Courtesy of MCT
To say I remember it like it was yesterday would be a lie. I remember it much better than yesterday.
It was Sept. 28, 2010. There I was, sitting in my apartment with no lights or shirt on. I had known this night was coming for weeks at this point. The Reds were going to win the National League Central and, for the first time since I was 6 years old, Cincinnati baseball was going to be back in the postseason.
It was a tie game, 2-2, against Houston. In the bottom of the ninth inning, Reds’ right fielder Jay Bruce swung on the first and only pitch of the inning.
Deep left-center. Gone. 3-2. Reds win.
I jumped, did a fist pump that skimmed my knuckles around the ceiling and let out a loud variation of the word “yes,” prompting my cat to scurry out of the living room before Bruce rounded first. I dug my smelly, wrinkled Bruce jersey out of the pile of clothes in the corner of my closet and joined my friends at the bar — an invitation I declined earlier so that I could watch in this historical game in peace.
Unfortunately, that marked the pinnacle of my excitement for Reds baseball since that time. Here we are, nearly 17 months later, and the team has been nothing but disappointing ever since.
They were swept in the 2010 playoffs by Philadelphia in embarrassing fashion.
The Reds went 79-83 in 2011 and were never in the playoff hunt.
The archrival St. Louis Cardinals snuck into the 2011 playoffs as a Wild Card to win the World Series.
Salt, meet wound.
But as spring training gets underway in Goodyear, Ariz., this week, Reds’ fans have every reason to believe that this really is the year they can win it all.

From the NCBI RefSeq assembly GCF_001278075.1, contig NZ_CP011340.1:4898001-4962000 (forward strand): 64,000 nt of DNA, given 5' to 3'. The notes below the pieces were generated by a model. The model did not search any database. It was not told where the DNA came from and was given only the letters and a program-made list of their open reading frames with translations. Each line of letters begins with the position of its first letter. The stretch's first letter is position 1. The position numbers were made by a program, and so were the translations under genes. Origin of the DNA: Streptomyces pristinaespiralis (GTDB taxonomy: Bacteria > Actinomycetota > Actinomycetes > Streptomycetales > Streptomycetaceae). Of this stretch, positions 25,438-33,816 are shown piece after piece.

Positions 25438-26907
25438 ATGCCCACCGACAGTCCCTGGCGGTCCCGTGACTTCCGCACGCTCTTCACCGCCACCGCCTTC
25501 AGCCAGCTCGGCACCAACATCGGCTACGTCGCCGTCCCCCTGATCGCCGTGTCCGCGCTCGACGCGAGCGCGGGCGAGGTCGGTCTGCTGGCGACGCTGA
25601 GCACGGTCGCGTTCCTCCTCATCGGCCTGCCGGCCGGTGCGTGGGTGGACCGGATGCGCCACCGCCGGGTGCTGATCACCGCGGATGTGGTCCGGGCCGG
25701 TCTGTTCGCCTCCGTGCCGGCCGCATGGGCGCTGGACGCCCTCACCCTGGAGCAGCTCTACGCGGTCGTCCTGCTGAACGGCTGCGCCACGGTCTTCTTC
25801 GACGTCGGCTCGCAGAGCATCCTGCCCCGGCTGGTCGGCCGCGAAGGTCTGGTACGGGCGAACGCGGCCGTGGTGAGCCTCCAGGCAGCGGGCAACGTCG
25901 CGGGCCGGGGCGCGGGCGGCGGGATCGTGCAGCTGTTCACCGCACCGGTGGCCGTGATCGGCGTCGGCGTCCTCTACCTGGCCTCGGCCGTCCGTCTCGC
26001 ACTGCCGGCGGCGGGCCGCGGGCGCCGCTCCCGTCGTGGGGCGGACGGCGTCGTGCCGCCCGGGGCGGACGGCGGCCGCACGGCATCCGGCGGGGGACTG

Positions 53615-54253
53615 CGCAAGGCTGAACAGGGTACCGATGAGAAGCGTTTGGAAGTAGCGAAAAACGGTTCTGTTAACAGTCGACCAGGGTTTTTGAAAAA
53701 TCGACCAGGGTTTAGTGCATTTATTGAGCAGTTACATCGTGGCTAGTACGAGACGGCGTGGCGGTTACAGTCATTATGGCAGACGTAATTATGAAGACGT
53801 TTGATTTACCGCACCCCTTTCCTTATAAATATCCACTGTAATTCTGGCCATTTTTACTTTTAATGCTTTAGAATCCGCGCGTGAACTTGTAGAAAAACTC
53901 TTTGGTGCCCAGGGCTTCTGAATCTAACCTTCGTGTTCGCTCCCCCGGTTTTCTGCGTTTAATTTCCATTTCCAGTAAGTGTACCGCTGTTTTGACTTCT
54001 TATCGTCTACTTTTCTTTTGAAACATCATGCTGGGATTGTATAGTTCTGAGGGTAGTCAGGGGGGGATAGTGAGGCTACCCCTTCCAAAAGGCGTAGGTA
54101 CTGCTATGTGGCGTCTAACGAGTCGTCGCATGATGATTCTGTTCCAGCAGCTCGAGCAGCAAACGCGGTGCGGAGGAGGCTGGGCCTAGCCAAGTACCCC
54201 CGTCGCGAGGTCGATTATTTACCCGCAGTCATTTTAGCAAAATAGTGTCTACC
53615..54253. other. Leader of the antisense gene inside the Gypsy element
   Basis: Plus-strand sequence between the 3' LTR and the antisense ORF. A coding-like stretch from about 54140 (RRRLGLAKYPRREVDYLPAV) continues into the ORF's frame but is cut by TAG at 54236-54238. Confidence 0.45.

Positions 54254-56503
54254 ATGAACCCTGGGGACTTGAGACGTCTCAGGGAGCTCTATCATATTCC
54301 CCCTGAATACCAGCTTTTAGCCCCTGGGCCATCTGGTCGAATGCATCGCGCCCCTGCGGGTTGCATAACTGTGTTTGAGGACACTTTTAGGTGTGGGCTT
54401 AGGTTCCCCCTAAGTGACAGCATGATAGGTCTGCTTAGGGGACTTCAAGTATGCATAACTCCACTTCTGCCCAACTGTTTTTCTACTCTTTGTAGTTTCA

The club made acquisitions in the offseason that leaves no doubt they expect to win a division title this season. They brought in starting pitcher Mat Latos and closer Ryan Madson — proven guys who could thrive with new opportunities in new cities with young talent around them.
Young prospects like catcher Devin Mesoraco and shortstop Zack Cozart should compliment an already talented lineup that features 2010 National League MVP first baseman Joey Votto and 2011 Silver Slugger award winner second baseman Brandon Phillips.
Perhaps just as importantly, the Cardinals have lost their perennial all-star and MVP contender first baseman Albert Pujols and the Milwaukee Brewers, 2011 NL Central winners, saw their big slugger, first baseman Prince Fielder, head to Detroit for a contract worth more than $200 million.
And as much as Cubs’ fans will want to talk about Theo Epstein, new president of baseball operations, I’m not sure Jesus himself could fix that franchise in a matter of four months.
Pittsburgh and Houston should provide an interesting battle to see who can win the NL Central’s last ever sixth-place finish, as the Astros move to the American League West in 2013.
The projected rotation for the Reds features Latos, along with Johnny Cueto, Bronson Arroyo, Homer Bailey and Mike Leake — all right-handed pitchers.
Don’t be surprised to see Cueto start opening and possibly make a trip to Kansas City for this year’s All-Star Game.
If any of these guys struggle, don’t be surprised to see the “Cuban Missile” Aroldis Chapman, a lefty who will be 24 when the season starts, step into the rotation and try to blow by batters with his MLB-record 105 MPH fastball.
The mix of proven veterans and young, talented players has proven successful throughout sports history is cliche, but for a good reason — because it’s true. The Reds should be favored to win the NL Central this season and make a deep postseason run.
Cincinnati has set the bar high again this offseason. This year, I don’t see them letting fans down.